When Mike Knauf tells his friends back in California he’s working for a startup in Montana, most assume he’s working in a dingy garage.
The new chief executive officer of Rivertop Renewables is able to show them otherwise. As of Friday, Knauf can tell everyone that instead of a garage, his office sits inside a state-of-the-art facility that includes a new semi-works pilot lab where Rivertop can expand its groundbreaking work in renewable chemical development.
Rivertop built its new facility inside the Montana Enterprise Technology Center, or MonTEC, as a part of a $3.5 million project there. The renovation added 2,000 square feet and included substantial upgrades inside the building.
The company gave tours of the new facility Friday.
“It’s a remarkable contrast to what it used to be. I always used to think of it as kind of a dungeon,” said Joe Fanguy, MonTEC president and University of Montana’s director of technology.
Instead of dark hallways, Rivertop’s researchers and scientists now work under mostly natural light surrounded by locally made art in a space that connects them strategically to the labs.
Born of research spearheaded by Don Kiely during his time as a chemistry professor at UM, Rivertop has perfected a process that allows for large-scale production of renewable chemicals made from simple plant sugars.
It’s a breakthrough that could change the industrial chemical industry.
The environmentally neutral chemicals can be used to replace more harmful chemicals, such as phosphates and other inhibitors which can linger in water supplies and have negative effects on ecosystems.
Rivertop’s sugar-based corrosion inhibitor is already being used as a substitute for more corrosive salt-based inhibitors mixed in with road deicer. Next, the company hopes to tackle the billion-dollar detergent industry.
Knauf has worked for decades in the industrial chemical industry, helping market detergent enzymes then help build bio-based chemical compounds. In Rivertop, he sees a “tremendous” company that is now ready to focus on getting its products ready for clients to sample and test.
“We’re building a business here. This is a real business, We’re going to be building a successful Montana company. That has a nice ring to it,” Knauf said.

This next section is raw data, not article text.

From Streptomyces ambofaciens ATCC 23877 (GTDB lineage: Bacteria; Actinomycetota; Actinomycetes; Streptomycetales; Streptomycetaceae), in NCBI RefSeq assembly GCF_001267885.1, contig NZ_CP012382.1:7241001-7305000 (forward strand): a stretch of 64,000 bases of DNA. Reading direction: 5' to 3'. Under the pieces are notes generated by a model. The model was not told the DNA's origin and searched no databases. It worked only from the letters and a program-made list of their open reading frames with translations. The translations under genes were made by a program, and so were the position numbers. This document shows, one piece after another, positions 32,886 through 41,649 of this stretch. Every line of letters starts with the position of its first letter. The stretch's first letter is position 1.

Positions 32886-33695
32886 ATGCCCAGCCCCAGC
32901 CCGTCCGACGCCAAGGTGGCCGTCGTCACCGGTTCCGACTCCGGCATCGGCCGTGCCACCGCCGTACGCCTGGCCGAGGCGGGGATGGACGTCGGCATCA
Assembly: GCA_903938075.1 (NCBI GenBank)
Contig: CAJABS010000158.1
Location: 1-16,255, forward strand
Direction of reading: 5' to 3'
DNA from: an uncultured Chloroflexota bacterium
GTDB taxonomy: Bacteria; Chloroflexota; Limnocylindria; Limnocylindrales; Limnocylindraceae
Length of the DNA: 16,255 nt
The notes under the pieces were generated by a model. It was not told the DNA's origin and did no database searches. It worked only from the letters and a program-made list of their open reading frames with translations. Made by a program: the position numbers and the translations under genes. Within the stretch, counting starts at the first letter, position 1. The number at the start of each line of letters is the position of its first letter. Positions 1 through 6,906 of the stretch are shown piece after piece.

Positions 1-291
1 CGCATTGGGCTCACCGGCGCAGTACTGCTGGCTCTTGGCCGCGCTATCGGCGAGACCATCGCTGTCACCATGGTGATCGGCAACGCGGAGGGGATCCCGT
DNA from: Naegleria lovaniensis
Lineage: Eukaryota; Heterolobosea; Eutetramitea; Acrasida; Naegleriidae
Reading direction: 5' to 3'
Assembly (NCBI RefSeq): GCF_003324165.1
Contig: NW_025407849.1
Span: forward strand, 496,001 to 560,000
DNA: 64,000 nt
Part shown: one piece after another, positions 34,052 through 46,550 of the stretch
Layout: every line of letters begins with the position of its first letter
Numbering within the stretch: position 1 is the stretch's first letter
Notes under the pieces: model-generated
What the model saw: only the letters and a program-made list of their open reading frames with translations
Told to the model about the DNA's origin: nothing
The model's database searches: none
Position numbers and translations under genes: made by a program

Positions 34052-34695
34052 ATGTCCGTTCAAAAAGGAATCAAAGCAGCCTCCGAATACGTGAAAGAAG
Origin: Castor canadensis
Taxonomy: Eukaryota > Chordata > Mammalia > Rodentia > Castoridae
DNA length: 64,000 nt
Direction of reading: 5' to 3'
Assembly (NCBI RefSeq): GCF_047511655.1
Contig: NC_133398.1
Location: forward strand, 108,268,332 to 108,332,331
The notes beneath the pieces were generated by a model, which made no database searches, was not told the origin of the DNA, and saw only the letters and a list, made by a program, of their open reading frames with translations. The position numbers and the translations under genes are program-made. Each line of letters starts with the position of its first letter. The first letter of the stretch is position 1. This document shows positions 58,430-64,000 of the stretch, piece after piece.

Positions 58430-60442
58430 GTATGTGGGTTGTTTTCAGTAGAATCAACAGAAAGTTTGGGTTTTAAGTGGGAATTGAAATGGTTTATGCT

Rivertop is considered the “anchor tenant” at MonTEC, the business and technology incubator managed by the University of Montana. Rivertop moved into MonTEC when it was founded in 2008 and has signed a 10-year lease.
Not only does the upgrade allow Rivertop to grow, it signals a new era for MonTEC, Fanguy said.
Less than a year ago, MonTEC’s future was in question. Few tenants remained and its longtime manager and founding partner, the Missoula Area Economic Development Corp., had just dissolved.
UM stepped in to pledge money and manage the building. In April 2011, Rivertop announced it had secured a $1.75 million loan from the U.S. Economic Development Administration with the help of Sen. Max Baucus, D-Mont. UM matched that grant and Rivertop invested another $2.5 million in private capital to fully equip the facility.
Fanguy is now the president of MonTEC and UM has entered a contract to manage the space. Along with Rivertop, MonTEC is home to several promising startups, including Legal Atlas and Aim Geoanalytics.
Rivertop was crucial in helping revive MonTEC.
“It really does change the business model for MonTEC. Since they now provide financial stability and occupancy for that building, it allows our efforts to focus on programs and development of new companies,” Fanguy said.
MonTEC is a place where anyone can come to find resources, he said, adding that there is space available for new tenants.
Baucus and UM President Royce Engstrom were among the dozens of people who toured MonTEC’s new additions Friday.
Rivertop’s vice president of process development, Steven Donen, explained how the new semi-works pilot lab will help Rivertop.
“We want to bring the good ideas out to the world, and that’s not going to happen in a little flask,” Donen said.
The “top of the line” pilot lab will be filled with equipment like 30-gallon vessels and distilling towers, which will allow the company to streamline the production of Rivertop’s products. Many of the office spaces are open now, but Knauf said they’ll be filling up quickly, as Rivertop is looking to hire.
Almost lost in the crowd that had come to see what his research had spawned was Don Kiely.
He refused to take full credit for the scene, admitting only that it felt “just great” to have toured Rivertop’s new world-class facility.
“It’s everybody’s baby,” Kiely said. “It has a lot of parents.”